Executive principal Neil McDonald said the package had a "95 per cent-plus rate of functionality on our first run".

Isolated Children's Parents' Association Queensland president Andrew Pegler said he acknowledged the hard work of curriculum writers to fix C2C problems but more resources were needed.

Far north Queensland mother-of-four Fiona Mitchell said children were in tears over the material, which they couldn't understand.

QTU president Kevin Bates said there were often problems in the beginning of any new curriculum roll-out.


Queensland flood inquiry warned of fake evidence

When bureaucratic laziness killed people, what else would one expect?

THE flood inquiry referred public officials to the Crime and Misconduct Commission last year after it was warned evidence would be covered up and fabricated, the Senate has been told.

Former chief engineer in charge of flood mitigation works in Queensland, Greg McMahon, told a Senate inquiry last month the commission had been warned of "the possibility that such actions by the water agency may occur, by reciting past and current actions by the ancestor organisations of the current water agencies".

The inquiry was alerted about "a deliberate lack of competence, used to serve another purpose such as confusing the inquiry about what happened" during the floods, the Senate heard.

But the CMC dismissed the warnings without seeking details from Mr McMahon, his submission alleges.

"The inquiry may be covering up that it and the CMC were given warnings and examples and current instances from an engineering specialist, and these bodies had ignored these warnings and disclosures," Mr McMahon wrote.

A spokesman for the inquiry said: "A submission provided by Mr McMahon made a number of allegations about Queensland Government public officials. The allegations were not about officers of the Commission of Inquiry. The commission did not inquire into the matter. The commission complied with its legislative obligations to refer the matter to the CMC."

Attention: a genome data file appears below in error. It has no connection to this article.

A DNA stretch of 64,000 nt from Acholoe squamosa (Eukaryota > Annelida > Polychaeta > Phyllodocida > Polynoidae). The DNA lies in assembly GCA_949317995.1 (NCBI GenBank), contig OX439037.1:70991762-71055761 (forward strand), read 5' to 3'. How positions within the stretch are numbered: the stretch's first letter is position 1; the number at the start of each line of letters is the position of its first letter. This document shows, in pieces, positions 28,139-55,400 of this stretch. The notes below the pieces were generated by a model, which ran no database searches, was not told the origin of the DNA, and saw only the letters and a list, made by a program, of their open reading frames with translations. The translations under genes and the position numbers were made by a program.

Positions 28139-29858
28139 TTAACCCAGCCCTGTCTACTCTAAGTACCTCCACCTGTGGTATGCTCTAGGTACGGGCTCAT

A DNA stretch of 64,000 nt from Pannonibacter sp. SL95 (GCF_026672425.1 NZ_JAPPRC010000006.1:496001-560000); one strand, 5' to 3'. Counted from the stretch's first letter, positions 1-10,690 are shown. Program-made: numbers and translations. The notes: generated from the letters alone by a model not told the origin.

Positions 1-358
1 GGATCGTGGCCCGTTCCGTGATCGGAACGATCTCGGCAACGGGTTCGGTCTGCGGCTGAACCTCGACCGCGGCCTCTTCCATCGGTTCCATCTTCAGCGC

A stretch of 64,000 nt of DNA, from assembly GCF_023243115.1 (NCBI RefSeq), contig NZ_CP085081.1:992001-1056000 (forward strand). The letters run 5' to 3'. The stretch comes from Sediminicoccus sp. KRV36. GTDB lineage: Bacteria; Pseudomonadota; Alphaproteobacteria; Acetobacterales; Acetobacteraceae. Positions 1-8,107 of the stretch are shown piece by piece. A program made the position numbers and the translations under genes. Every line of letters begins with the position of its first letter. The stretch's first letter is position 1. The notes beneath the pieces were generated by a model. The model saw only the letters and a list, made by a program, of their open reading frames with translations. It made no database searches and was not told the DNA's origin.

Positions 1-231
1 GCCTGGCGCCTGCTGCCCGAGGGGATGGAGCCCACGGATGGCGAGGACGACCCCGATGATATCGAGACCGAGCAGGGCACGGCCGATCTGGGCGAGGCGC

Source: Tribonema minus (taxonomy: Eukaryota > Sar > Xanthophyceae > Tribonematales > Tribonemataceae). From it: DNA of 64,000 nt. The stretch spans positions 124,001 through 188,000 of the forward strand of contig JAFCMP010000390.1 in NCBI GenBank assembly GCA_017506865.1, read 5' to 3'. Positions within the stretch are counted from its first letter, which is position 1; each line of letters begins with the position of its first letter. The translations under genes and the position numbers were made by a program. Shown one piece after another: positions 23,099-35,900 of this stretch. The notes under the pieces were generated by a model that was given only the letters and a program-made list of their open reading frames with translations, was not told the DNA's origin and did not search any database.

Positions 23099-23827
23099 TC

The Senate was also told large parts of a published submission Mr McMahon made to the flood inquiry warning of a "systemic" culture of fear among civil servants, a lack of engineering expertise among managers and a section headed "perception of bias" were later removed.

The flood inquiry said it had published material included in Mr McMahon's submissions "in error ... when it in fact contained material that should have been redacted in line with the commission's usual practice".

"When this was identified in late August 2011, the material was redacted from the submissions and the submitter was advised," the spokesman said.

The Senate document also claims one of the inquiry's own experts asked for a copy of another unpublished submission by Mr McMahon, but was refused it.

Mr McMahon's submission warns of the prevalence of "purple engineering" - named after the colour of overalls worn by the Titanic's crew.


Companies must employ drunks?

That's Australian law, apparently

RAILCORP discriminated against a job applicant who had two convictions for drink-driving offences when it denied him a position as a market analyst, the Australian Human Rights Commission has found.

The man, known as Mr CG, had convictions for a middle-range drink-driving offence in 2001 and a low-range offence in 2008. When he applied for a position as a market analyst with RailCorp in 2009 he was told he was not offered the position because of his criminal record, despite having met all the selection criteria and being the selection panel's preferred candidate.

The Australian Human Rights Commission Act prohibits discrimination on the grounds of a person's criminal record.

In a report tabled in Federal Parliament yesterday, Catherine Branson, the president of the commission, recommended RailCorp pay Mr CG $7500 in compensation for hurt, humiliation and distress. But RailCorp has refused to pay.

RailCorp accepts Mr CG was not offered employment because of his criminal record. But it disputes this constituted discrimination. It said his criminal record made him unable to perform the inherent requirements of the job.

RailCorp describes the inherent requirements as compliance with its drug and alcohol policy, upholding its safety-first values and performing the duties faithfully, diligently, carefully, honestly and with the exercise of skill and good judgment.

However, Ms Branson found Mr CG was not excluded from the job due to the inherent requirements of the job. He had worked for RailCorp for eight years in various roles, including an 18-month stint as a market analyst. There had been no suggestion he had behaved in a way inconsistent with the inherent requirement of the market analyst's position.